Global Analysis from the European Perspective. Preparing for the world of tomorrow

FED is not playing fair – can it go bankrupt?

The most important central bank in the world, the US Federal Reserve (FED), recently presented its financial report, which shows that it had a substantial loss of USD 114 billion last year. Why such a large loss for the FED? To explain this, one should first distinguish between two aspects of the central bank’s activities.

Firstly, the FED holds large quantities of US bonds, which in turn yield interest. Of course, in this case, this interest is income for the central bank. It is worth noting that since the FED began buying bonds on a large scale in 2008, interest rates have also risen considerably
Secondly, the Federal Reserve allows commercial banks and various types of funds to hold money in an account at the central bank. At the same time, it pays a certain amount of interest on these funds, which depends primarily on the level of interest rates.

Well, between 2022 and 2023, there was a series of interest rate hikes in the US. Eventually, a level of 5.5% was reached. This meant that the FED had to pay 5.5% interest to banks and funds (and there were a lot of them) that wanted to keep their money in a central bank account.

So on the one hand, the Fed still held a similar amount of bonds in 2023, for which it received interest rates close to the 2022 level (i.e. much lower than this 5.5%). On the other hand, it had to pay much higher interest rates to commercial banks or money market funds. This resulted in the loss.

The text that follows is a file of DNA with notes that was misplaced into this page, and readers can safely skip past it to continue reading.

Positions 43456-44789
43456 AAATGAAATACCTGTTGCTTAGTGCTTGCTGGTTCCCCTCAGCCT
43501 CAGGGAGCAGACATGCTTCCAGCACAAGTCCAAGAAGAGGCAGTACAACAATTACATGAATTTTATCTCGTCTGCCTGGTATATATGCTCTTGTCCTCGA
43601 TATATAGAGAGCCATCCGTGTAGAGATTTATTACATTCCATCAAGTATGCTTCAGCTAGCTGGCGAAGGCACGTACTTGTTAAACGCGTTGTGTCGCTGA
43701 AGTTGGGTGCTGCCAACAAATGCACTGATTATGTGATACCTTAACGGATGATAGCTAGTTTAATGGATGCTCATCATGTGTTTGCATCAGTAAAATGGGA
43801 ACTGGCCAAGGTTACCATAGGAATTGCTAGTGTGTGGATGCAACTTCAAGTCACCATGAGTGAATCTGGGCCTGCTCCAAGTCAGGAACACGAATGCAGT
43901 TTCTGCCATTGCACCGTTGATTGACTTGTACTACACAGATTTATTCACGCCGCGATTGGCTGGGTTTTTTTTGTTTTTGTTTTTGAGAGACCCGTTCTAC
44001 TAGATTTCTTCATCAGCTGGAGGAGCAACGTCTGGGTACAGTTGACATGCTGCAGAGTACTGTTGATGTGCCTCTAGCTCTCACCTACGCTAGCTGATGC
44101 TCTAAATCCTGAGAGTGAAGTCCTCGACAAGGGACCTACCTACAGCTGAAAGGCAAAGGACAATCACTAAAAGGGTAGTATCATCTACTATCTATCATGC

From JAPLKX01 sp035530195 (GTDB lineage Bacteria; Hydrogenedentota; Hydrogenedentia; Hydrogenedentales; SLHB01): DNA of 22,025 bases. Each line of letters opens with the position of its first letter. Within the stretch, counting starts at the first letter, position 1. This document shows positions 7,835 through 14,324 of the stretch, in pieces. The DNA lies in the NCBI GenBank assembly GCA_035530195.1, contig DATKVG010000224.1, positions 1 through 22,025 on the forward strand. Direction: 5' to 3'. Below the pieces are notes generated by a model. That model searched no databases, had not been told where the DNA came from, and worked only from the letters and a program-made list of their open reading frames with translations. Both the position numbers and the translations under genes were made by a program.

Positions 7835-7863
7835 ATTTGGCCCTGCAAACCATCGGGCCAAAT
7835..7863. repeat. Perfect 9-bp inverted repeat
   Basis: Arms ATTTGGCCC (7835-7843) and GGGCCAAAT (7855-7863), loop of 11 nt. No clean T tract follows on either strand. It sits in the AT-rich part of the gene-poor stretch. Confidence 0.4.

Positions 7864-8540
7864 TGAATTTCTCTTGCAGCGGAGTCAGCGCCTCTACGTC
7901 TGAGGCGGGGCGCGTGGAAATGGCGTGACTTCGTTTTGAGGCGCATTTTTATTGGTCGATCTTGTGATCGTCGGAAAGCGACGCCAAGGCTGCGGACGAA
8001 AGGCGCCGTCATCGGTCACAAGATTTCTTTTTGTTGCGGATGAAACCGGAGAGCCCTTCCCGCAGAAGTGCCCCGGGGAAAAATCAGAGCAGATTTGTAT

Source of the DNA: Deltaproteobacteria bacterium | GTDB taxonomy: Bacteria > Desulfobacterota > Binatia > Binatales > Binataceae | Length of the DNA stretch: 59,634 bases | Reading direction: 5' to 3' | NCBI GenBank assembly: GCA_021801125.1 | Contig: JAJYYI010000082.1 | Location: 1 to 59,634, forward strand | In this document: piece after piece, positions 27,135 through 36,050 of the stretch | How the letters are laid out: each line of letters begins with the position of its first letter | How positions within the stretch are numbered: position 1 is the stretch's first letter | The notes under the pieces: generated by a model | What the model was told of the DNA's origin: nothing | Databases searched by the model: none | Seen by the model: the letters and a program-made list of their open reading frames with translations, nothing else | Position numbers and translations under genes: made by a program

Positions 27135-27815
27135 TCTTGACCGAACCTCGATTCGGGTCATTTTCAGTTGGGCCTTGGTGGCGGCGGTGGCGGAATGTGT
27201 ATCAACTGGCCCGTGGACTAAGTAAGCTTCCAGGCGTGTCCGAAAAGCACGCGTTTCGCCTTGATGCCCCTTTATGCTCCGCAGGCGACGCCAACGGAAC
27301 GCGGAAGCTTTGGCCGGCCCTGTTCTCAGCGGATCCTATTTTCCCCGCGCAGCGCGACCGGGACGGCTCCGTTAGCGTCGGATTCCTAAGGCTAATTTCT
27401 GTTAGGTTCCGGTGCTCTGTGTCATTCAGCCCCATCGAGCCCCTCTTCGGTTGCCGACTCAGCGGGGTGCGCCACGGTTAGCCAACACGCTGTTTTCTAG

You may ask: What happens when a central bank suffers a loss? From a purely financial point of view: Nothing significant happens. It is assumed that this loss will be covered by future profits. In the context of a central bank, it is difficult to talk about bankruptcy, especially as central banks can create gigantic amounts of money under the current system.
Gefira is critical of the monetary policy of central banks, but for completely different reasons. No one from the central bankers is commenting on the following questions:

1) Is it fair that the central bank only rescued and wants to rescue selected financial institutions simply because they operate on a large scale?

2) Is it normal for these institutions (especially banks) to hold their reserves at the central bank and safely receive a few percent interest in return?

3) What’s more – is it fair that unprofitable companies are kept alive by the central bank printing money, which in turn makes it more difficult for new companies to enter the market?

4) Is it good for the economy that unprofitable zombie companies are kept afloat in this way, which otherwise – in the real free economy – should have gone bankrupt long ago?

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